"Famous" Mark buys a few drinks from Las Vegas Convenience before heading home to his nearby apartment on a Thursday afternoon. A few guys walk by outside, looking for aluminum cans to recycle. Down the other end of the Western Village center, Jemal Saleh leaves the Dukem Ethiopian Restaurant after a long lunch spent chatting with neighbors.
That's life in the Sierra Vista neighborhood. It won't be like that much longer.
Sierra Vista Drive, a street that extends only from Maryland Parkway to Paradise Road, houses a series of small, downmarket apartment complexes and a couple of neighborhood shopping centers. Each month, the neighborhood in the shadow of the Las Vegas Convention Center comes a little closer to oblivion.
In April, the Las Vegas Convention and Visitors Authority board of directors approved a $25 million bond issue to finance multiple real estate transactions, including those on Sierra Vista Drive.
On Tuesday, the authority board authorized its second Sierra Vista Drive purchase in two months, agreeing to pay San Francisco-based CA Mortgage & Realty $15.03 million for the 220-unit Sierra Vista Apartments. The land will become part of the Silver 5 parking lot, and could be used for parking, freight storage and future convention center expansion.
"This would be a great alternative lot," said Terry Jicinsky, senior vice president of operations for the authority. "It could give up to 1,000 additional spaces."
Luke Puschnig, the authority's legal counsel, said, "This is a critical piece of property for the LVCVA to acquire to give the Las Vegas Convention Center that leg up on competitiveness."
Last month, the board approved a $7 million acquisition of another 1.4 acres at 806-820 Sierra Vista Drive, otherwise known as the Garden Park Apartments a 46-unit complex with 22 occupied units. The seller in the $5 million-per-acre transaction that includes Garden Park is LV Angelo LLC, for which the Nevada secretary of state lists Peter and Vicky Palivos as managers.
The convention authority is happy to get the property, but some in the area think the board is paying too much in a recessionary market.
"I'm actually amazed that (the convention authority) would pay that much per acre in this economy. Across the street there's a parcel that's half that (cost) per acre available, already cleared," said Sasha Mager, owner of Mager Capital, a real estate lender who has been critical of the deals. "It just seems a little irresponsible. It doesn't seem right to me."
Puschnig said the authority isn't interested in the parcel Mager points to - wrong side of the street.
"We have appraisals,'' Puschnig said. "Some of those appraisals are much higher. Some of them are consistent with what we've paid."
The Garden Park location would provide the authority access from Sierra Vista Drive and Swenson Road, adjacent to the center's 8.4-acre purple lot - once the site of the 700-unit Blue Harbor Apartments.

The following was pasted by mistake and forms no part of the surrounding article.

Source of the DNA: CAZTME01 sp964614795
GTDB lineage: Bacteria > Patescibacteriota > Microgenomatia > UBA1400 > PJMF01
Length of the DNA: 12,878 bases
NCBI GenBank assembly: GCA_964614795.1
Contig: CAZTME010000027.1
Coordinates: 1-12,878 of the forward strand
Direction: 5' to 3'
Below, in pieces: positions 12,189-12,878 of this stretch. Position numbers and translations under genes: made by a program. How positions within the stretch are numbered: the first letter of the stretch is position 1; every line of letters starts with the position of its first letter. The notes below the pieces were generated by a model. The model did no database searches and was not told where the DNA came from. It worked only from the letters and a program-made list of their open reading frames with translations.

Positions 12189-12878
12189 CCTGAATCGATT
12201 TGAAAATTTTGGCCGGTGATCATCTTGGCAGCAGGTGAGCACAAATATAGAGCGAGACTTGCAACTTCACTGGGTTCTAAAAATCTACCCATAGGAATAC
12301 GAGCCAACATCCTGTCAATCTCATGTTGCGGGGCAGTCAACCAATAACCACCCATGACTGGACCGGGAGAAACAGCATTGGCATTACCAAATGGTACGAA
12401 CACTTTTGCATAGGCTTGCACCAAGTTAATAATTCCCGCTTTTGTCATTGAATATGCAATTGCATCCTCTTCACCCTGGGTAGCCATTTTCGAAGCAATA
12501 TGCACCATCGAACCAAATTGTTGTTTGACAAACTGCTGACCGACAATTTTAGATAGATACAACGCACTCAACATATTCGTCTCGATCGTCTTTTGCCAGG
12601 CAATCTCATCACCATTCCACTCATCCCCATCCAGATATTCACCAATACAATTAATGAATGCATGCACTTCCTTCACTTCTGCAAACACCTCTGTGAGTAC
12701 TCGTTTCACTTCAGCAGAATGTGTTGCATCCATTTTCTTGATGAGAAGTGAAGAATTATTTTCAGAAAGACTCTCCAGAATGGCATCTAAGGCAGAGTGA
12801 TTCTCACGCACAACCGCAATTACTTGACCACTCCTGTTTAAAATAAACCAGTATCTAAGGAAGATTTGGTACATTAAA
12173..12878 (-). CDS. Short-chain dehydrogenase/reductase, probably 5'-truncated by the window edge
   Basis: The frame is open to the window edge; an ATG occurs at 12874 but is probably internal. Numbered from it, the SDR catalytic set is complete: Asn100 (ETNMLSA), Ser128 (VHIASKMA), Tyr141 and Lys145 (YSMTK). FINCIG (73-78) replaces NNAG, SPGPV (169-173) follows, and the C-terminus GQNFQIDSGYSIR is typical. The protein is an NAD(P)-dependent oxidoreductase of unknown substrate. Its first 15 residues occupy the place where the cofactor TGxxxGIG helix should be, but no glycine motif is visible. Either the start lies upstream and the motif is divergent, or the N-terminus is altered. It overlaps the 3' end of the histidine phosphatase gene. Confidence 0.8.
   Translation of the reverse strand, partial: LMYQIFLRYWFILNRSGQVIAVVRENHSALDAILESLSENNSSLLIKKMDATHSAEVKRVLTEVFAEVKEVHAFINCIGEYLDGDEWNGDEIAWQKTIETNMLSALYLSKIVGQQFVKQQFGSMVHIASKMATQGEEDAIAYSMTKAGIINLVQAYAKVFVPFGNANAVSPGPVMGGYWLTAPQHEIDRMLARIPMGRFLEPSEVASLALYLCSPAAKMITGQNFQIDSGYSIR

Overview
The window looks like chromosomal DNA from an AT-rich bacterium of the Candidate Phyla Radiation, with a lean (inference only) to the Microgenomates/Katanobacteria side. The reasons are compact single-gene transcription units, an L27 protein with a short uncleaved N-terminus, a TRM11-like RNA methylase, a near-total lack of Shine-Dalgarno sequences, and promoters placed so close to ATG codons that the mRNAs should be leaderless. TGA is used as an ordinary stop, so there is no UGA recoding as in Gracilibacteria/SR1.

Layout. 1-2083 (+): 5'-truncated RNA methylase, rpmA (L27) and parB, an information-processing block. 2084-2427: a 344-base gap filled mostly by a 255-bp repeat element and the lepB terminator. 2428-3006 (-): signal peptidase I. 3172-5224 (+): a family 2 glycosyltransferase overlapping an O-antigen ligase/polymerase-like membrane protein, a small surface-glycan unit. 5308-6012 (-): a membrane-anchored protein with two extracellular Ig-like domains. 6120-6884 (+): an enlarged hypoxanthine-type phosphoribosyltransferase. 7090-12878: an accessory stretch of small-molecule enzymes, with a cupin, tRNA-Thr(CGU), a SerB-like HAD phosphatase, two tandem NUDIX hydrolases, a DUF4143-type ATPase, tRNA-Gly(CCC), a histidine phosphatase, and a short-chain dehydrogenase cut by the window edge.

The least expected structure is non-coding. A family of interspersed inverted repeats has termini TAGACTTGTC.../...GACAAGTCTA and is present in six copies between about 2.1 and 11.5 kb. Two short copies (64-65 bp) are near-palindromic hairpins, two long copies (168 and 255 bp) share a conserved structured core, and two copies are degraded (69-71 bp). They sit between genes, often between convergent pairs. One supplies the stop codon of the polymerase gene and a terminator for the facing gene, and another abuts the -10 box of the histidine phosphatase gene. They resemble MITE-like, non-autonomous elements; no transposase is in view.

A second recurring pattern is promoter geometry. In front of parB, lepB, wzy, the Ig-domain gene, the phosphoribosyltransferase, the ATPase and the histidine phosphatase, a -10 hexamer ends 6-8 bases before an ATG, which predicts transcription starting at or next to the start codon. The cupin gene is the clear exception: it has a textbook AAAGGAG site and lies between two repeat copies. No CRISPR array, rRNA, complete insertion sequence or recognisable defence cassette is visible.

After demolition, the Garden Park site will become a 120-space paid parking lot and will be used for trade show storage and staging.
Residents of the apartments say they haven't yet been told when they'll have to move out.
"We're up in the air and we'd really like to know what's going on," said Richard Glickman, 76, who has shared a Garden Park home with his son for the past five years.
On Thursday, Esmeralda Bravo, the property's manager, said residents will be informed of the complex's plans by the end of next week.
Neither Bravo nor Glickman know where they'll move next.
A Sierra Vista Apartments employee said he didn't know the property had been sold. The owners declined to comment for this story.
Demolition for convention center purposes will be felt beyond the old apartment buildings.
Saleh, the Dukem Ethiopian Restaurant customer, lives in a home that isn't in the path of center expansion. But he's a regular at Dukem and at La Costa Mexican Restaurant in Western Village, which is surrounded by the Garden Park Apartments and the authority's purple parking lot.
"The people who own these businesses will be affected once more apartments are gone from the area," Saleh said. "I like to come here and hang out and see my neighbors."
Puschnig said the authority has looked at buying out Western Village, and "discussions are potentially ongoing, but at this time there are no set plans at all for that property."
Nick Kalandos owns Las Vegas Convenience, a store that sees a steady stream of customers, most of whom live in the surrounding apartments. Kalandos said regular customers like "Famous" Mark keep him in business, and that his sales dropped 60 percent to 65 percent when the Blue Harbor apartments were demolished.
"It was a really bad time for me," he remembered.
Although sales aren't what they used to be, Kalandos is still making it. But he isn't sure he'll be able to maintain sales when he loses more residents as the convention authority demolishes more apartment buildings.
"If I lose those apartments, it's going to take me out very fast," Kalandos said.
Puschnig, though, said the area's stores and restaurants probably would benefit from the influx of construction workers, laborers and convention employees that will come to the area once the parcels are in use by the travel board.
"It could be a substantial benefit to some of those businesses," Puschnig said.
Contact reporter Laura Carroll at firstname.lastname@example.org or 702-380-4588.